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Jewish Literary Links

Photo Credit: Reut Miryam Cohen

Every Friday before Shabbat, My Machberet presents an assortment of Jewish-interest links, primarily of the literary variety. I plan to be offline for the next several days, but I’ve already found too many great links to skip this week’s post altogether. Enjoy what I’ve found, Shabbat Shalom, and see you next week!

  • Can’t wait to really dig into this series on the future of Jewish theater. (h/t Mosaic magazine)
  • Cynthia Ozick writes brilliantly on Bernard Malamud. Also worth your time: Mark Athitakis on the same.
  • Moment magazine presents Lauren Watel’s utterly affecting short story, “The Nothing of History.”
  • The Book of Life hosts the March Jewish Book Carnival.
  • This Sunday in NYC: “Jewish Poetry Now: A Reading and Discussion Celebrating The Bloomsbury Anthology of Contemporary Jewish American Poetry,” (free event).
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    Words of the Week: Cynthia Ozick

    ozick1“The subject is vile and searing and omnipresent, but one cannot address it in a 15-minute interview; or, in fact, in an interview of any length; nor, indeed, can one have the heart just now to address it in any superficial form or forum at all. Jews and the Jewish state are once again under siege everywhere: by the United Nations, world headquarters of anti-Semitism; by, it goes without saying, the religious leaders of Islam and their constituents; by the European Union; by the Obama/Kerry vise, including the appeasement of Iran, a regime sworn to the destruction of the Jewish state, to which the West is by its silence wholly indifferent; by the so-called Human Rights movement; by the BDS assaults; by, in America, our own innocently deluded voting pattern; by, in America, our distancing from and growing indifference to the State of Israel; by, in America, our ignorance, our triviality, and our lack of any historical sense; and by much, much, much more.”

    Cynthia Ozick, in “Anti-Semitism: Where Does It Come From & Why Does It Persist?”, a free e-book from Moment magazine. (You don’t need to agree with Ozick’s every point to admit awe with the writing here. And you’ll find more than three dozen individual perspectives within the e-book itself.)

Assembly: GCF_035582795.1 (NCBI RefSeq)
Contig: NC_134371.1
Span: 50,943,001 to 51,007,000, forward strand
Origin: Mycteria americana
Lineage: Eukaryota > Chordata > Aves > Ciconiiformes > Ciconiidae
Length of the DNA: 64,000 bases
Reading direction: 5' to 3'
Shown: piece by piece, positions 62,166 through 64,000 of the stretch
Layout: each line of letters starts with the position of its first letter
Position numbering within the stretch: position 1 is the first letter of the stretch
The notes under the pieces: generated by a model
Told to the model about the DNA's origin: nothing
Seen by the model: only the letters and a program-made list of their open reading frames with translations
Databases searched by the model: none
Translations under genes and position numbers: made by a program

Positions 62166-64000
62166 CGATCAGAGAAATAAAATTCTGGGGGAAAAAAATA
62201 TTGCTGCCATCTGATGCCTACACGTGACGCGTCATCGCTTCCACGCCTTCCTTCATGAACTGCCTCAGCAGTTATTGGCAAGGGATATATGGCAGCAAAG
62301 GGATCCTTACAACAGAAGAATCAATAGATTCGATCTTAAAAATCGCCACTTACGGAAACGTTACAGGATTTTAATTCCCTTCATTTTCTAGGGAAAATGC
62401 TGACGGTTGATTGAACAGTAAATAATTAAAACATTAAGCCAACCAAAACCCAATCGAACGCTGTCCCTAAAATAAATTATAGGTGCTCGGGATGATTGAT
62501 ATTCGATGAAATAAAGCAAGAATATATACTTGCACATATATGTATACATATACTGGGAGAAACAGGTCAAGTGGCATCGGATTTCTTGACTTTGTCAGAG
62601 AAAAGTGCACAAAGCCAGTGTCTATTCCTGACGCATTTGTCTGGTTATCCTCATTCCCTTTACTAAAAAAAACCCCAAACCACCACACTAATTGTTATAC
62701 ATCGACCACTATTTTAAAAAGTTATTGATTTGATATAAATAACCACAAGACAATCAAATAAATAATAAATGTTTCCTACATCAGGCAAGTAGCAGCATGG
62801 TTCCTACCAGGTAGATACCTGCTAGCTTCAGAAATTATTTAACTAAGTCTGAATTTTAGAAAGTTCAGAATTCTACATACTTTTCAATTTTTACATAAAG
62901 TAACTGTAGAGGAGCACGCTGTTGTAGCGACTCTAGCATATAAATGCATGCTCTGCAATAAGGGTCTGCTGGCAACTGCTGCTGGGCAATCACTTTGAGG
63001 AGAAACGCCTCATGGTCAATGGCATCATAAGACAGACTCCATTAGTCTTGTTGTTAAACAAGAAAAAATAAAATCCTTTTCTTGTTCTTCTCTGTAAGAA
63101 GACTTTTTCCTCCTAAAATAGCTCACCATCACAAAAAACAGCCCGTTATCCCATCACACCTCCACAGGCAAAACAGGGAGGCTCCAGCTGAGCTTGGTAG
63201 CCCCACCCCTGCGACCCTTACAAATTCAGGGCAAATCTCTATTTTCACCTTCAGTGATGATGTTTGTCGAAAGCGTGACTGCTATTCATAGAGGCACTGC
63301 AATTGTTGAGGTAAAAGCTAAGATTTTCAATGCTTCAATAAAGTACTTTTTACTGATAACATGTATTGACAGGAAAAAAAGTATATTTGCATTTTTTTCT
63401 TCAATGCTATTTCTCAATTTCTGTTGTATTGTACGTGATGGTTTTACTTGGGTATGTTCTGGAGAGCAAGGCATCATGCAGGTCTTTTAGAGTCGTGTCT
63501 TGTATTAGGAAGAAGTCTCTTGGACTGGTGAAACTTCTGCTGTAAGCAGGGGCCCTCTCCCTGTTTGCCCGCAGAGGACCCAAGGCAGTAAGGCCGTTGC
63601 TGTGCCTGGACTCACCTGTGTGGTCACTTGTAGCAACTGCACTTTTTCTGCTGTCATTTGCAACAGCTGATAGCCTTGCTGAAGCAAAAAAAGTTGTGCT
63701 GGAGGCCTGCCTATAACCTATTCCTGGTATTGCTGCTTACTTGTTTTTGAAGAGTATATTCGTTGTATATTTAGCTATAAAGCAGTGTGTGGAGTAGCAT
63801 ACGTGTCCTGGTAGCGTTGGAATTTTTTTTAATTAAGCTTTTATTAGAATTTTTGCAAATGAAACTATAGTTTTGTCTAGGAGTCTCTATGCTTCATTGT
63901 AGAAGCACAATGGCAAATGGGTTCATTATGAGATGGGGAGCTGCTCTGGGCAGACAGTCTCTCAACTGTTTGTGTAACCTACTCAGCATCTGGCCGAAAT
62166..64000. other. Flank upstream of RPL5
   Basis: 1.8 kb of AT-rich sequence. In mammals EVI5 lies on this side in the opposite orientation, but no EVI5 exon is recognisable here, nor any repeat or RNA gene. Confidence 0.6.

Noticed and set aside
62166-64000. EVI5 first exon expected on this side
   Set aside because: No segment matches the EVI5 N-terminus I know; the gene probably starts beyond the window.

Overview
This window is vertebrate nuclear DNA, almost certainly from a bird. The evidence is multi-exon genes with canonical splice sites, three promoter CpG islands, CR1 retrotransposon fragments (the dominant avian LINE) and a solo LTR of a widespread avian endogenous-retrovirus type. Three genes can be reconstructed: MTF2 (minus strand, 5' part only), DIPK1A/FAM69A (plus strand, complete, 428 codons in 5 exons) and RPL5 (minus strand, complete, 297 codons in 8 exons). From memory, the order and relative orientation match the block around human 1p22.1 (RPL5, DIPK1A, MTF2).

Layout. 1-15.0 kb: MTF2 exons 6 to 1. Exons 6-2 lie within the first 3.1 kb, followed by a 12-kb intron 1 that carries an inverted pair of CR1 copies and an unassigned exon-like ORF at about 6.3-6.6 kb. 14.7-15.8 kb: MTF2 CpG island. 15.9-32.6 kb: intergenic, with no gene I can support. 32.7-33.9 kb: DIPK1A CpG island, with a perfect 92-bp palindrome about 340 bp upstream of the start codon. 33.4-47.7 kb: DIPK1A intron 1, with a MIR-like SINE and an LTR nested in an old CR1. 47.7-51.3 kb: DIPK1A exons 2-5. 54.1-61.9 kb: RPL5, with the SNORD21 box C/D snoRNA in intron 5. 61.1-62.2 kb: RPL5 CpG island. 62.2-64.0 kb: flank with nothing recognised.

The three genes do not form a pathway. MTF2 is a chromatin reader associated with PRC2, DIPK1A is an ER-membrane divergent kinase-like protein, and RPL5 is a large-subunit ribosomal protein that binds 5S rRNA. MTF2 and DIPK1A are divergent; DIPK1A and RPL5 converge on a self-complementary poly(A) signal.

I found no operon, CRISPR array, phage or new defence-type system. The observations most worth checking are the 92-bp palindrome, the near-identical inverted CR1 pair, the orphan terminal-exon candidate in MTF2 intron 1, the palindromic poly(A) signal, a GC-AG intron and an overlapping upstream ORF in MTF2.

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    Jewish Literary Links for Shabbat

    Photo Credit: Reut Miryam Cohen

    Every Friday morning My Machberet presents an assortment of Jewish-interest links, primarily of the literary variety.

  • Via JewishFiction.Net: a Purim-related excerpt from the forthcoming translation (by Jeffrey M. Green) of Aharon Appelfeld’s Suddenly, Love.
  • Publishers Weekly interviews Boris Fishman, whose debut novel A Replacement Life I am looking forward to reading.
  • Not sure how long this discount will last, but you can currently register for The Whole Megillah Seminar on Jewish Story for $99.
  • Interesting story from Tablet on Halban, “the best little Jewish publishing house in London.”
  • New Moment magazine contest, “Become a Senior Critic,” invites book and movie reviews from those 70+. Prizes: publication & gift subscriptions. Enter by August 1.
  • Shabbat shalom & chag Purim!

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    Paid Summer Internship at Tablet

    “Tablet is hiring one paid, full-time summer editorial intern. If you have experience in journalism and are familiar with the landscape of American Jewish life, we’d love to hear from you.

    Interns will contribute blog posts and full features as well as assist the editorial staff with research and administrative tasks. The summer internship runs from Memorial Day through Labor Day at our offices in New York City.”

    More info here. Application deadline: March 21.

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    Jewish Literary Links for Shabbat

    Photo Credit: Reut Miryam Cohen

    Every Friday morning My Machberet presents an assortment of Jewish-interest links, primarily of the literary variety.

  • One of this week’s favorite reads: Roz Chast’s “Can’t We Talk About Something More Pleasant?” in The New Yorker.
  • Just in time for Purim, Rebecca Klempner shares some literary lessons from the Book of Esther.
  • Superb profile of Molly Antopol by Sandee Brawarsky for The Jewish Week. (I’ve finally bought Antopol’s The UnAmericans–now I just need to find the time to read it!)
  • From the same source that brought us the PJ Library: “The Massachusetts-based Harold Grinspoon Foundation recently launched Maktabat al-Fanoos, Arabic for Lantern Library, which provides Arabic children’s books to Arab Israeli children in kindergarten and pre-K.”
  • I’m unfortunately not likely to make it to this event, but if you’re in New York, you may want to try to attend “Making it New: Contemporary Novelists and the Jewish Literary Tradition,” a program that will feature Jonathan Rosen, Tova Mirvis, and Josh Lambert ($10 admission fee).
  • Shabbat shalom.

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